Part of Series: CSS Handbook

CSS States

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As a user interacts with objects on a page, they will hover, click on, and focus on items, either with their mouse or via touch. CSS allows us to use these interactions to change styles, to give users feedback on what they can and cannot do.

For instance, if a user hovers over a link, they will know it is a link. If they hover over a paragraph, however, nothing should happen, since they cannot interact with that. These are most commonly used with anchors, i.e. links to other pages, but they are also used with inputs frequently too.

Even though they are used with these two sets of items most frequently, they can be used on any HTML element for the most part. The main state indicators are:

  • :hover - when a user hovers over an element
  • :active - when a user clicks on an item, before unclicking.
  • :focus - when a user is focused on something, i.e. typing in an input.
  • :target - when an item's ID matches the fragment in a URL (a URL fragment is # followed by text at the end of a URL.)
  • :link - a link which has not already been visited.
  • :visited - a link which has already been visited. By default shown as purple.

Using these state indicators, we can do pretty much anything we want with user interactions in CSS. We have a full list of all CSS selectors available here, if you are interested in other states.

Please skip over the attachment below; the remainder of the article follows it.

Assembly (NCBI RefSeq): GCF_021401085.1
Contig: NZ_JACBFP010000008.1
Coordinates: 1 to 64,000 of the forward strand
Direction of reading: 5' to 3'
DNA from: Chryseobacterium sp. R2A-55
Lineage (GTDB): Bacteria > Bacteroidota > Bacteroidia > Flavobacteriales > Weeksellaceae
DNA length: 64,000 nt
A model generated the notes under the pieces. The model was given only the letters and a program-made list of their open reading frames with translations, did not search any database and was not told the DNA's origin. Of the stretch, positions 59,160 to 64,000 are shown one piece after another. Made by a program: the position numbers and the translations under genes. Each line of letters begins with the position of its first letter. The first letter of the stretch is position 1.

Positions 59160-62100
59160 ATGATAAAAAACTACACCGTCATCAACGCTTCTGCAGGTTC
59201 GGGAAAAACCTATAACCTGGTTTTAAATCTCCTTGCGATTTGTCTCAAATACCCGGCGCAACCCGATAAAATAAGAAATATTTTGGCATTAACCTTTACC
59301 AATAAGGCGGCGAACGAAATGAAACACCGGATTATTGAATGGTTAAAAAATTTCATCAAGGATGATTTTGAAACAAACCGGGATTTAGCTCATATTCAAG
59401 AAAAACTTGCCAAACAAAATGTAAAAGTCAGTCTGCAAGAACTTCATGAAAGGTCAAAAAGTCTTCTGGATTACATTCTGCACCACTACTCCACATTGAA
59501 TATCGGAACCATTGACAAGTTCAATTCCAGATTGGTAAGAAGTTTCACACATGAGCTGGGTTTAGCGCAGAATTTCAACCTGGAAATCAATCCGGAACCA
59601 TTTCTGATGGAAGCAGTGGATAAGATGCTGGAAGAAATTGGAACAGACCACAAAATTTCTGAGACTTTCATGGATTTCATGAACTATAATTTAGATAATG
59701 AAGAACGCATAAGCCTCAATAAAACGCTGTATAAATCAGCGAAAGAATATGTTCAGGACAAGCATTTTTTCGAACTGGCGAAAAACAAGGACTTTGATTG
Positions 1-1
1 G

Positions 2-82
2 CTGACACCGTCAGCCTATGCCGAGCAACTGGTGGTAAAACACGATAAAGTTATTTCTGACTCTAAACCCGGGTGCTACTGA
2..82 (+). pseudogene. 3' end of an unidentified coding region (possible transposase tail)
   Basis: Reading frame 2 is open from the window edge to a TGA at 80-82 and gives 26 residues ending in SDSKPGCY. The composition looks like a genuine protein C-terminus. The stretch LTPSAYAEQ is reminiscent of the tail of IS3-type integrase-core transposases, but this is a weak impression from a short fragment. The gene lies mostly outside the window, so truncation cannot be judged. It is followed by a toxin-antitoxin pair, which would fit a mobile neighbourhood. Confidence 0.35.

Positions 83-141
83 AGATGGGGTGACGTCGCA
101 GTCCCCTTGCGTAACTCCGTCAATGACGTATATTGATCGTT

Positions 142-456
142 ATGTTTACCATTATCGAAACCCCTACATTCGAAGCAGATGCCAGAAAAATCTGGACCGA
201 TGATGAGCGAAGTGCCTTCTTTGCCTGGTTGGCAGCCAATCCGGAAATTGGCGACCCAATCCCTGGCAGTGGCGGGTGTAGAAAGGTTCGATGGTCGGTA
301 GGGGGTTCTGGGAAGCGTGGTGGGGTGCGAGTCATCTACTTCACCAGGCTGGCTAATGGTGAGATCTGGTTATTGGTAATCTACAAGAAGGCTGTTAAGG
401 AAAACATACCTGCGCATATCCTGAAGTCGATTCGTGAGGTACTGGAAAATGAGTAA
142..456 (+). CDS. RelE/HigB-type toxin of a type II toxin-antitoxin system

Best Practices

Since CSS prioritises the last elements over earlier elements, it is often best practice to have states after the main element. i.e. imagine an anchor which has a hover state. We would write that like this:

a { color: black; } a:hover { color: red; }

When a user hovers over the above, the anchor will turn red.


As mentioned, :active will style something just after it is clicked, but before the user unclicks. An example is shown below. This can be applied to divs as well as any other element:

div { color: white; } div:active { color: orange; }

Try clicking on me


Focusing is often used with inputs, but can be used with any other 'tabbable' elements, i.e. elements which have a tabindex in HTML. An example is shown below with an input:

input { background: #101011; border: 2px solid #2b2e2f; border-radius: 10px; padding: 0.5rem; color: white; text-transform: uppercase; letter-spacing: 0.5px; font-size: 1rem; max-width: 400px; } input:focus { border: 2px solid white; background: white; outline: none; color: black; }


Note, when you click on an input or 'tabbable' element, in most browsers, you will see a glowing blue border around the element. This is different from a border, in fact it is known as the outline. If you want to remove this blue outline around inputs you are clicking or focusing on, you can use the following code:

input:focus { outline: none; }
Last Updated 1617479793593

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